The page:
Over 100 medicinal plants present in Khushab

Experts say folk medicines must be used under guidance of authorised physicians only

Shaukat Malik January 13, 2022
A large number of valuable herbs are found in the mountainous area of Khushab. photos: express


More than 100 medicinal plants are found in the hills and other areas of Khushab district, and millions of rupees are earned monthly at the local level from these folk medicines.

Experts from abroad also take valuable herbs from the mountainous areas on their own.

Experts say that the use of home remedies can be dangerous to health and can sometimes be fatal. Therefore, the general public must use folk medicines under the guidance of an authorised physician only.

Naveed Ahmad, a botanist and an expert in folk medicine, named a very large number of medicine plants found in the Khushab district, including wild Okra whose medicinal name, he said, is Abelmoschus esculentus, Phalai (Acacia Modesta wall), Desi Cactus (Acacia nilotica), Onion (Allium Cepa Linn) and many, many others.

Their fruits, flowers, leaves, bark, seeds and roots are used in medicine while potions, powder, capsules and tablets made by different companies are available in the market.

A former health officer of District Khushab, Dr. Malik Nasir Khan Awan, told the Express Tribune that in the rural areas some of these harmful drugs were used in folk tips without the advice of a doctor which was causing health problems.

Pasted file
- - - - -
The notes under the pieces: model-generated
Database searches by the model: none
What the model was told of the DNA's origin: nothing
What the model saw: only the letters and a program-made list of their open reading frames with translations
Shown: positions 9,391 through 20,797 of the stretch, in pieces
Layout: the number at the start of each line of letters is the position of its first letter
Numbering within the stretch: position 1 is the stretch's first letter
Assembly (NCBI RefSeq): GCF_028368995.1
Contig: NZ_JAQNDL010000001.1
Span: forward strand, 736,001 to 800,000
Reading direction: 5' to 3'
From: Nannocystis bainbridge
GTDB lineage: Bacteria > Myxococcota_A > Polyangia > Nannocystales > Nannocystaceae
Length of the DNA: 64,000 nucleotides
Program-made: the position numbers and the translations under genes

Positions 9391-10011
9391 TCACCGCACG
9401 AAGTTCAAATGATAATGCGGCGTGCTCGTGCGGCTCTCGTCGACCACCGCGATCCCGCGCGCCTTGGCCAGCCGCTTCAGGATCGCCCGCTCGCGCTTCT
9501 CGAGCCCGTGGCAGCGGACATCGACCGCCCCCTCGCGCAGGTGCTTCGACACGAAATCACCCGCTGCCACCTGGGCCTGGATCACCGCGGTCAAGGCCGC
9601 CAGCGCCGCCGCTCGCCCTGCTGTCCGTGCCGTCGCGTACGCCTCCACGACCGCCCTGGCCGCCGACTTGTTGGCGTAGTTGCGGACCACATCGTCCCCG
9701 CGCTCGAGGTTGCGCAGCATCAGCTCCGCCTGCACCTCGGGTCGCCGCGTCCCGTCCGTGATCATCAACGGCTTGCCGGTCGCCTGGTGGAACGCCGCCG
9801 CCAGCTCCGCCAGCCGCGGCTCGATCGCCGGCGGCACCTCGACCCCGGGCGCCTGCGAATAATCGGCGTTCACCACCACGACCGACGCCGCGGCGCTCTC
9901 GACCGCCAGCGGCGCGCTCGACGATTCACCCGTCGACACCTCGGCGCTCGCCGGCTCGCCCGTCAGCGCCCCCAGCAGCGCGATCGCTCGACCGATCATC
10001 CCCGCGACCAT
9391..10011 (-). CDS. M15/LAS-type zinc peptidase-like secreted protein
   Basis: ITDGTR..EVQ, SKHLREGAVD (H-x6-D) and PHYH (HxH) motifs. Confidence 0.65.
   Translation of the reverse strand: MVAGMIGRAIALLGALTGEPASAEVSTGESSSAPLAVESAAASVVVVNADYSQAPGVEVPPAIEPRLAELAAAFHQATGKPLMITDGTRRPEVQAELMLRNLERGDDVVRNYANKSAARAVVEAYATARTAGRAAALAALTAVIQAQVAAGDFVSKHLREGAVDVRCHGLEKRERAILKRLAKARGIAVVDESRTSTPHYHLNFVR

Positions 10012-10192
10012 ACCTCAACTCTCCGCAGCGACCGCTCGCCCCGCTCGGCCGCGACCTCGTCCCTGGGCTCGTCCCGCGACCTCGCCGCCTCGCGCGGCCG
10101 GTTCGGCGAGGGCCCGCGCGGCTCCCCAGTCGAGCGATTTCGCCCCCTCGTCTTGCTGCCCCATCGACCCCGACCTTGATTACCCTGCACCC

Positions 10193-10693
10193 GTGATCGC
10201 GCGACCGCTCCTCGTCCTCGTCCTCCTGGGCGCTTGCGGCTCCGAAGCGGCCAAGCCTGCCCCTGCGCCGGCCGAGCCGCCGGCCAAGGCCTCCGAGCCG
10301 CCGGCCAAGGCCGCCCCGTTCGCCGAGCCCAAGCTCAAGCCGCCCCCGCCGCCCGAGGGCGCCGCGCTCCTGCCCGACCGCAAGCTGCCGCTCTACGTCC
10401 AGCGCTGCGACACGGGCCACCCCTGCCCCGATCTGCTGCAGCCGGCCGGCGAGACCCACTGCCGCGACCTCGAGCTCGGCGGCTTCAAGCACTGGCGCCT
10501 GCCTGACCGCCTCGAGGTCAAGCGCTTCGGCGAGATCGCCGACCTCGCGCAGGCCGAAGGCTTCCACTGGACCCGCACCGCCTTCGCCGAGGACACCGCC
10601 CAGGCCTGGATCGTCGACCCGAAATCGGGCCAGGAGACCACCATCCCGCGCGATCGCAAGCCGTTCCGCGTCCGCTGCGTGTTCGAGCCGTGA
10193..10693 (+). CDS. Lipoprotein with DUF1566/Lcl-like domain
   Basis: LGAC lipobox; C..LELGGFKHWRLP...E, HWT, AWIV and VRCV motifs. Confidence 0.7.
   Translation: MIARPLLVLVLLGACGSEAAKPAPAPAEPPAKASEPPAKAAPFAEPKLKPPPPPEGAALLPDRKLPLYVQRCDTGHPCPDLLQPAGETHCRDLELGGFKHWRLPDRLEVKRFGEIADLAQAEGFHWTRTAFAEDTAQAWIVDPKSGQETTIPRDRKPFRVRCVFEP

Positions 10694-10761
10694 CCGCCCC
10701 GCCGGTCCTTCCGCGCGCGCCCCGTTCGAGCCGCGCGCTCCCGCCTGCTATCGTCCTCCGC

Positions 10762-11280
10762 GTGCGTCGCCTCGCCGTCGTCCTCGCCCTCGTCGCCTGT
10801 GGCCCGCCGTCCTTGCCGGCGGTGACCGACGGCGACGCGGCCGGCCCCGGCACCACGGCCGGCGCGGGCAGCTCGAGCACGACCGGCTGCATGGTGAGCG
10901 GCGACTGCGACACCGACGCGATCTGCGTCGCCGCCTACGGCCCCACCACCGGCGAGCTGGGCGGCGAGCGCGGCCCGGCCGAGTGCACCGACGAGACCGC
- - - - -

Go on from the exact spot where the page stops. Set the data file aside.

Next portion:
In fact, these indigenous medicines can be deadly. Therefore, it should not be used without the prescription of a doctor.

Hakim Mohammad Aslam told the Express Tribune that very valuable herbs and medicinal plants were found in the Soan Valley area of Khushab district.

If the government sponsors people, millions of rupees of revenue could be generated, and other medical institutions could also benefit from these indigenous medicines.

He further said that medicinal plants and herbs were used by local and foreign medicine companies. If the government paid attention, the government and the people of the region would benefit.

Malik Farooq Awan, agriculture officer of tehsil Nowshera, Soan Valley, told The Express Tribune that if Ajwain, Asli, Tukh Malanga and Ispaghol were cultivated in Soan Valley, and the government provided information and facilities to the local landlords, it would be more profitable at a very low cost.

Divisional Forest Officer Naseem Iqbal Butt said that an agency had been set up under the name of non-timber forest produce to regularize medicinal plants and non-timber.

Reports of fully non-timber and medicinal plants have also been sent from the Khushab district.

Non-timber also includes minerals and trees and plants that are not included in timber, and its wood is not used for burning wood.

Published in The Express Tribune, January 13th, 2022.


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